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Marine propulsion – rotating nozzle
The idea of being able to steer a vessel by rotating the thrust of a propeller is generally considered as being a late twentieth century innovation. Many names have been used, including rotating nozzle, pod, azimuth thruster, and others.
They are mostly self contained, often electrically driven, and more often than not have a horizontal axis, but vertical axis examples do exist. A typical modern example is shown here.
The advantage of course is that you can go ahead or astern, port or starboard, without the need to disengage the drive or use any other form of rudder, just by rotating the unit about its vertical axis.
While cataloguing some Patent records, we discovered that John Eaton, of Belleville, Ontario, (Canada) had been granted U.S. Patent No. 21,825 dated 19 October 1858 – more that a century and a half ago. John Eaton appears to be one of the sons of a Loyalist family that moved to the Quinte region soon after the American Revolution, but details are elusive.
Eaton's invention is a vertical axis example, but further research has not found any other examples of a patent describing any other type of rotating nozzle. Nor have we found any proof that his idea was ever incorporated into a working vessel. The inventor describes, in the Report of the Commissioner of Patents for the year 1858 at page 69, his patent as:
No. 21,825. – JOHN EATON, of Belleville, Canada. – Improved Marine Propeller. – Patent dated October 19, 1858. – The claim and engravings explain the nature of this invention.
The inventor says: I am aware that it has long since been proposed to propel boats and other vessels by means of reciprocating, and also by means of rotating pumps, discharging a stream of water from the stern, and therefore I do not wish to be understood as making claim, broadly, to such method of propulsion.
But I claim propelling boats by means of paddles or vanes rotating in and surrounded by a casing provided with an aperture or apertures near the centre to receive the water, and with a radial spout for the discharge, when such rotating vanes or paddles and surrounding case are placed at the stern and outside the boat or vessel, substantially as described.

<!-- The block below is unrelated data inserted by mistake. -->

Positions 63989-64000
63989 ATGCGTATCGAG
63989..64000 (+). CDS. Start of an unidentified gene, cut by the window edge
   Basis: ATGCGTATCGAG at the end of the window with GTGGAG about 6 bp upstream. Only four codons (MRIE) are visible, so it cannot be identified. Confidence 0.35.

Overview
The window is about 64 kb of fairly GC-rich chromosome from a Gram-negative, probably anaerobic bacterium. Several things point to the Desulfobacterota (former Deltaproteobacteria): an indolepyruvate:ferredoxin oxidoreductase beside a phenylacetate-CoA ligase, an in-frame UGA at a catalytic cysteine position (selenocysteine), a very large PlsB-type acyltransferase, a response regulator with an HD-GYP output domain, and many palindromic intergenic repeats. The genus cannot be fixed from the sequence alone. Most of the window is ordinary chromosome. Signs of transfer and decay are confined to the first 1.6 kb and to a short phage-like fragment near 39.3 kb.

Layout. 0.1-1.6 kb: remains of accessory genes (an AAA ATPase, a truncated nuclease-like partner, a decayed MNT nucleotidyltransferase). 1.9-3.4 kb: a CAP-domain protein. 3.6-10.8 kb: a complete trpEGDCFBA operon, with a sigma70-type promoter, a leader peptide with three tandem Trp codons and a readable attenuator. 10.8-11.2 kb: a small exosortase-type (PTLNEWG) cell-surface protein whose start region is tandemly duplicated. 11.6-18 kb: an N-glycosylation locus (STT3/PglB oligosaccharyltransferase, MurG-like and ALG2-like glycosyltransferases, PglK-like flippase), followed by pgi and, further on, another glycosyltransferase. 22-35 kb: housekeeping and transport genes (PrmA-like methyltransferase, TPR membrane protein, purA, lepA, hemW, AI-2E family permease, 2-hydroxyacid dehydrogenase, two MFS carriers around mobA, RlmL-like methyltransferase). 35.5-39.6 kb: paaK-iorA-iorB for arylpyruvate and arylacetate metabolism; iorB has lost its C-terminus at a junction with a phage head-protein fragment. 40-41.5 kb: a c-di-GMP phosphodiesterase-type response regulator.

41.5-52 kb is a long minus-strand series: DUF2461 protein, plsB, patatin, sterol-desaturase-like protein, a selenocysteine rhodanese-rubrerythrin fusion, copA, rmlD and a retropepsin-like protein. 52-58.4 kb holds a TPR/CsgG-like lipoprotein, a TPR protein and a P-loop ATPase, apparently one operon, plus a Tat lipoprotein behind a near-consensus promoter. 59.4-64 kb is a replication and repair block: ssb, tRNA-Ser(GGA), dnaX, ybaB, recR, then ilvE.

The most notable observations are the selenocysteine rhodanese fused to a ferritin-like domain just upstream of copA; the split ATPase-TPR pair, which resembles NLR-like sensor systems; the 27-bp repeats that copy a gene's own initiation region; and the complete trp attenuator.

I also claim making the said case which surrounds the paddles or vanes, so that it can be turned to place the discharge spout in any desired direction relatively to the plane of the keel, substantially as described, for the purpose of propelling the boat or vessel either forward or backward without reversing the direction of the propeller, and also for steering or turning, as set forth.
It is the last paragraph, and Eaton's use of the term "can be turned", that represents the earliest evidence of what is now common practice – a device allowing full and continuous 360º manoeuverability.
As this is most probably the first description of an azimuth thruster, we include the original patent drawings (which you can click to enlarge in a new window) and the full technical description.
UNITED STATES PATENT OFFICE.
JOHN EATON, OF BELLEVILLE, CANADA.
Specification of Letters Patent No. 21,825, dated October 19, 1858.
To all whom it may concern:
Be it known that I, JOHN EATON, of Belleville, county of Hastings, Canada, have invented certain new and useful Improvements in Propelling Vessels; and I do hereby declare that the following is a full, clear, and exact description thereof, reference being had to the accompanying drawings, making part of this specification, in which Figure l, is a side elevation of the rear part of a vessel with my improved propeller, and Figs. 2 and 3, horizontal sections taken in the planes of the lines A, a and B, b, of Fig. 1.
The same letters indicate like parts in all the figures.
My said invention relates to submerged propellers for canal boats, although applicable to other vessels, and to the steering and backing of boats or other vessels by the propeller without the necessity of reversing the engine or disconnecting it from the propeller.
The propeller is placed at the stern of the boat or other vessel, and consists of vanes or other paddles on a vertical rotating shaft, the said vanes being inclosed and rotated within a circular casing provided with an aperture or apertures at or near the shaft, and a radial spout or aperture at the periphery so that when the vanes or paddles are rotated by centrifugal action, the water shall enter the casing at or near the center and be forced out through the radial spout or aperture and thereby impel the boat or vessel. And the said case is so mounted and adapted that it can be turned to place its radial discharge spout or aperture in any direction desired relatively to the line of the keel; so that when turned from the stern the discharge of the water shall cause the boat or other vessel to be propelled in a straight line forward, when turned toward the stern the discharge of the water toward the bow shall back the boat or vessel; and when turned on either side of the plane of the keel, the discharge of the water will turn or steer the vessel in any direction dependent upon the angle which the radial discharge spout makes to the plane of the keel.